As for other best practices, Kier advises if you’re using the same truck to plow snow as to apply brine, to remove your brine bar after anti-icing so you’re not backing over snowbanks and snapping off the brine equipment. He says landscapers also need to be mindful when transporting these liquid loads.

Making a sudden stop at a traffic light can cause your vehicle to lurch forward and hit the car in front of you when 300 gallons of brine slams into the front of the tank.

Kier says that his company doesn’t use brine on small parking lots, as they don’t find it worth it. He says it needs to be an acre or larger to make it worth their while.

“We don’t charge our customers for using the brine,” Kier says. “The way we do it is we use brine on parking lots where it’s an all-inclusive contract, or we were going to have to pay for the rock salt that we were going to use on that parking lot. So instead, we’re using brine, which reduces how much salt we need to put down, which in turn allows us to make more money on the same job by not having to use as much salt.”

When to consider making your own salt brine

Birch says SIMA advises landscapers to purchase brine and get good at applying liquids first before diving into making your own brine. SIMA also offers a checklist to assess if your company is prepared for this addition. You can also read more about the costs that come with brine making here.

Graphic: SIMAGraphic: SIMA

“Anyone could take a bucket and figure out how to weigh enough salt to make 23.3 percent solution in that bucket of brine,” Birch says. “But to produce it at a scale that meets the output that’s needed for the company, to make sure that there’s quality control and consistency because the last thing you want is poor quality brine out on a property, you can create an ice rink pretty quick, the safety practices and the proper equipment to make the brine, we don’t consider that something you jump into.”

Kier says that if a landscaper has enough volume to justify the costs of the equipment, has a good space for brine maker and the time to make the brine, then they can start considering making their own.

“If you want to make your own brine, it’s going to be very costly at first,” Kier says. “But you can literally save enough on brine in one year to pay for that equipment.”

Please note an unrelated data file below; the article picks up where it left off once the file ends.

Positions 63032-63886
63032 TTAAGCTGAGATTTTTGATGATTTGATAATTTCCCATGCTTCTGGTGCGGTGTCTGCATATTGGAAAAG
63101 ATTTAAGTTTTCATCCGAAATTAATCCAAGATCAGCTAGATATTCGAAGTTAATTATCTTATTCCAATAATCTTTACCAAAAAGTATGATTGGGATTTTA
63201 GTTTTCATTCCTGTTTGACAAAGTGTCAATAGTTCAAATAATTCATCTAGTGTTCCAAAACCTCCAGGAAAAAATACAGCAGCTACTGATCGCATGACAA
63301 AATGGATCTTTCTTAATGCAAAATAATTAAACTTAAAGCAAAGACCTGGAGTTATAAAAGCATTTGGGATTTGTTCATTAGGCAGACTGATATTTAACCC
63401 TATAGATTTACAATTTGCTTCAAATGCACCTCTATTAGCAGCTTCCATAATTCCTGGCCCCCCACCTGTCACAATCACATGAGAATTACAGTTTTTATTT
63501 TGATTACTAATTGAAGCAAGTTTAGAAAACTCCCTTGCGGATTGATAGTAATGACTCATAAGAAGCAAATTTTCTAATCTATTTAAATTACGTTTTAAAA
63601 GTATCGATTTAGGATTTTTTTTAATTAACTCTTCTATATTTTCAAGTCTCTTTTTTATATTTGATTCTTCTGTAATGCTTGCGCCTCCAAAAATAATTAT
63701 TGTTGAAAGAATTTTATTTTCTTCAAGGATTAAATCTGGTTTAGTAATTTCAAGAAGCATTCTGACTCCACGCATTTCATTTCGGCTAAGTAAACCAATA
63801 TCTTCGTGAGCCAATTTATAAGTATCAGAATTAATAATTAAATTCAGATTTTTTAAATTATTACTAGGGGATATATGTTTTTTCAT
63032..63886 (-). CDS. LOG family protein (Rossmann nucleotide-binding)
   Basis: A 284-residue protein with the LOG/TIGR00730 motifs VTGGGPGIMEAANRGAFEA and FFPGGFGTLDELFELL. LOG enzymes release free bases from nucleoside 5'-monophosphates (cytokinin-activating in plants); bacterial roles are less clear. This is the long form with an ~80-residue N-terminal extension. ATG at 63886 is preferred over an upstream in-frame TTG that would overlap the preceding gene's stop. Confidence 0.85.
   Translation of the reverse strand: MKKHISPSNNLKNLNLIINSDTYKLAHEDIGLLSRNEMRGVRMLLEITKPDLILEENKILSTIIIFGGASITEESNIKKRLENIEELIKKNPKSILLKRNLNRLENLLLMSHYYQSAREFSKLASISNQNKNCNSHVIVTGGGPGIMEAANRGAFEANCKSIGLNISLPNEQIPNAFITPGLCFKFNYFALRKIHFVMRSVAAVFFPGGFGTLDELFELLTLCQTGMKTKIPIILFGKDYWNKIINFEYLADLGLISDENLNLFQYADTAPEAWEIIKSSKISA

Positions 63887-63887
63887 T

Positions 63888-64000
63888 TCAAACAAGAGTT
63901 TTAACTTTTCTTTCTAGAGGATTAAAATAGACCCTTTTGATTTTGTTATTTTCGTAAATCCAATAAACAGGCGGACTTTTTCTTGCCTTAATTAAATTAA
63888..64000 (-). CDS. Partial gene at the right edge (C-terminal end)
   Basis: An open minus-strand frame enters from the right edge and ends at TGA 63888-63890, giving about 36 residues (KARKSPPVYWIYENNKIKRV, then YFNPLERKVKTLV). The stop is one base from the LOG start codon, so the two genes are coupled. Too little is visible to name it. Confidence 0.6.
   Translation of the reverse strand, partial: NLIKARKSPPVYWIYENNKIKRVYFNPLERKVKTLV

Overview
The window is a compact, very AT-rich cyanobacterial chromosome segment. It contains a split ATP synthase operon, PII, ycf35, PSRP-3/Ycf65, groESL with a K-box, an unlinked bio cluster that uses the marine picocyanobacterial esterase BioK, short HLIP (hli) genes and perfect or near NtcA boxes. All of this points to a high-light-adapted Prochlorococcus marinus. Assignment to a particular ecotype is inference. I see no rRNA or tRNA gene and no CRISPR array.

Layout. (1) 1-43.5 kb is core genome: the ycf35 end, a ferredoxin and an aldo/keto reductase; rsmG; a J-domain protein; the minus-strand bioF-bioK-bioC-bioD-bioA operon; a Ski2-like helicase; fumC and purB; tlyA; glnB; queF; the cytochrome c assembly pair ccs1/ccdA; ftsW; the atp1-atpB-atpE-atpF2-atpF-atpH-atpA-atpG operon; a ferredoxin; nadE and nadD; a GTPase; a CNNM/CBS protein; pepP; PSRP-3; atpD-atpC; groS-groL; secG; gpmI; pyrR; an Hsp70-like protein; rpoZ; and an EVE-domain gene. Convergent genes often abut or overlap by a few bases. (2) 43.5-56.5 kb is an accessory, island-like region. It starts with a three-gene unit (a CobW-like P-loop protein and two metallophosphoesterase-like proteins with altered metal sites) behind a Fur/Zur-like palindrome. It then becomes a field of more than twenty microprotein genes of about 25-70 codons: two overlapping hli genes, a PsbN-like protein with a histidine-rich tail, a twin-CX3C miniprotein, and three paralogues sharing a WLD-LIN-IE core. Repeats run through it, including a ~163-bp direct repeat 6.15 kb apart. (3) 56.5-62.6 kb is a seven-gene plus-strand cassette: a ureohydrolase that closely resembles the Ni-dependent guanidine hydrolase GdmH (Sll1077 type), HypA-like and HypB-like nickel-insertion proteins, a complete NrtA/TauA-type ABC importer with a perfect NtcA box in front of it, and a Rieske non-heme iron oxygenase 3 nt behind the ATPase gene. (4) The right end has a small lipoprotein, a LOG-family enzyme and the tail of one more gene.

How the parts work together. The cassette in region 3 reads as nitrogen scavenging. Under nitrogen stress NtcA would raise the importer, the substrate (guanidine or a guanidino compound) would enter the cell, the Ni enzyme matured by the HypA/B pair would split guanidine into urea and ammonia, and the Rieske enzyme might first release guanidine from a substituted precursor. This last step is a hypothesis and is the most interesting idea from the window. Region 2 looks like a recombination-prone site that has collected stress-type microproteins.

Stacho says you can make brine for half the cost per gallon from a supplier.

“It’s going to be different for everybody, depending on how much they paid for salt and how much they paid for labor and how much they paid for their equipment,” Kier says. “We make our own brine and the brine costs us about 13 cents a gallon, including the salt and the labor. If we were to buy that same brine and have it delivered, we would probably be paying 60 or 70 cents a gallon.”

A considerable amount of effort must go into making your own brine and without a business plan and elements like quality control, things can backfire quickly. For instance, if you make a 30 percent solution of sodium chloride, the salt is going to crystallize and fall to the bottom of the tank and what’s left is plain water.

“Say you put in a 30 percent solution in your spray tank,” Kier says. “You go out into the parking lot and you spray but you don’t realize the salt is crystallized and fallen to the bottom of your tank and you’re spraying plain water out onto the parking lot; you’re going to get ice.”

Birch acknowledges that in-house brine making is a very advanced step in the world of liquids.

“If you want to get your feet wet with anti-icing, start with a treated salt and anti-ice with the treated salt,” Birch says. “Then, take the step to liquids from there, and then purchase that liquid and get good at applying it. Get a customer base that is accepting of it. Work out the application challenges and learning curve and create a business case to make your own over time.”